In 2010, Western’s attorney conducted a UCC search and discovered that the Bank had terminated its financing statement for the security interest in the Spraying Litigation proceeds. One of Western’s officers later testified that he assumed the termination statement had been filed in error. Western did not conduct any due diligence to determine whether there had been an error with the UCC record.
The Youngs and Nature’s Best settled the Spraying Litigation in 2011. Western received the bulk of the proceeds. However, Western claimed that approximately $4.5 million was improperly paid to Nature’s Best because the Bank had terminated the financing statement that perfected its security interest in Nature’s Best’s share of the proceeds. Consequently, Western brought suit against the Bank for a variety of contract claims and fraud.
With respect to the fraud claims, the court noted that the alleged fraud of the Bank misrepresenting the status of its security interest in Nature’s Best in the LSA had to have been first discovered by reasonable diligence sometime after April 9, 2010, three years before the complaint was filed. Otherwise, the claim would be barred by the three-year statute of limitations.
Western received a list of financing statements related to the LSA in 2006 or 2007. However, it never conducted any due diligence into the effectiveness of those records, even though Western’s officers knew how to search for that information. Instead, Western claimed it didn’t have to check the status of the UCC records because the Bank warranted they were all good.
The court did not accept Western’s arguments. Western had represented in the LSA that it had completed all necessary and appropriate due diligence. Western had the full list of financing statements in 2007 but didn’t check the status of the records. The court further observed that Western should not be allowed to turn a blind eye and not complete due diligence based on facts it was aware of as early as 2006.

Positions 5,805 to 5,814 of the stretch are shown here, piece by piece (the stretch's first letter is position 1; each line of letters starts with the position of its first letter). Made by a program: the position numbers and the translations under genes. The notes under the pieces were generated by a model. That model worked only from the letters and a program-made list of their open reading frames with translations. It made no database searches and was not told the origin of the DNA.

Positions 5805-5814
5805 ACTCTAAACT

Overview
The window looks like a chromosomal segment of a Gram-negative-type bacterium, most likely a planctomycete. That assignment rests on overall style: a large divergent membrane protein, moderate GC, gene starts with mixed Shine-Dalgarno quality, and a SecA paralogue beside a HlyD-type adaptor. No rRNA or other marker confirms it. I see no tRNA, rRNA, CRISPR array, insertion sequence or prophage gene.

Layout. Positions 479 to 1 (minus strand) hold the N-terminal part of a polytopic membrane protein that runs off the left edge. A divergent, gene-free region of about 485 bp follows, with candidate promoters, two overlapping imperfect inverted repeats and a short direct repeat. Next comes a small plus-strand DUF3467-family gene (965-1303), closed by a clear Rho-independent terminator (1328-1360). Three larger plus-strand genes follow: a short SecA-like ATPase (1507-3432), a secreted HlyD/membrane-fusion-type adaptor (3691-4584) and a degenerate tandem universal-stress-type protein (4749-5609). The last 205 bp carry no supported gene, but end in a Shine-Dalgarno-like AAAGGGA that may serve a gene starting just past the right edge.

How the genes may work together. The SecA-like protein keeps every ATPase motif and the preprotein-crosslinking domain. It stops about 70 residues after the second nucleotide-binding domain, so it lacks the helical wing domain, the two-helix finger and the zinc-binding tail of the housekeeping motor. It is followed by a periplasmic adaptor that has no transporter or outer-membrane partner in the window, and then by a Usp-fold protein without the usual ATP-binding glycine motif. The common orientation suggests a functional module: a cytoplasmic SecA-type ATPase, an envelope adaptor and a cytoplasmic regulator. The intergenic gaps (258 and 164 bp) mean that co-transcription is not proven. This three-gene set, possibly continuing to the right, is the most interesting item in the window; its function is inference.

The court concluded that Western knew or should have been able to learn before 2010 that the LSA contained misrepresentations or a fraudulent warranty. Consequently, the court ruled that Western’s claim of fraud based on the LSA was barred by the statute of limitations.
Western had also raised a fraudulent misrepresentation claim against the Bank. However, the court dismissed that count on the grounds that failure to conduct any due diligence regarding the termination eliminated any reliance on the Bank’s communications being justified.
The important thing to take away from this case is that a party to a commercial transaction cannot always rely solely on the other party’s representations when they relate to UCC records. It is essential that each party conduct its own search to find the relevant records and then perform reasonable due diligence to confirm the effectiveness of those disclosed records.
Paul Hodnefield is Associate General Counsel for CSC and a frequent speaker/writer on UCC due diligence issues. Please feel free to contact him with questions or comments at email@example.com or 800-927-9801, ext. 61730.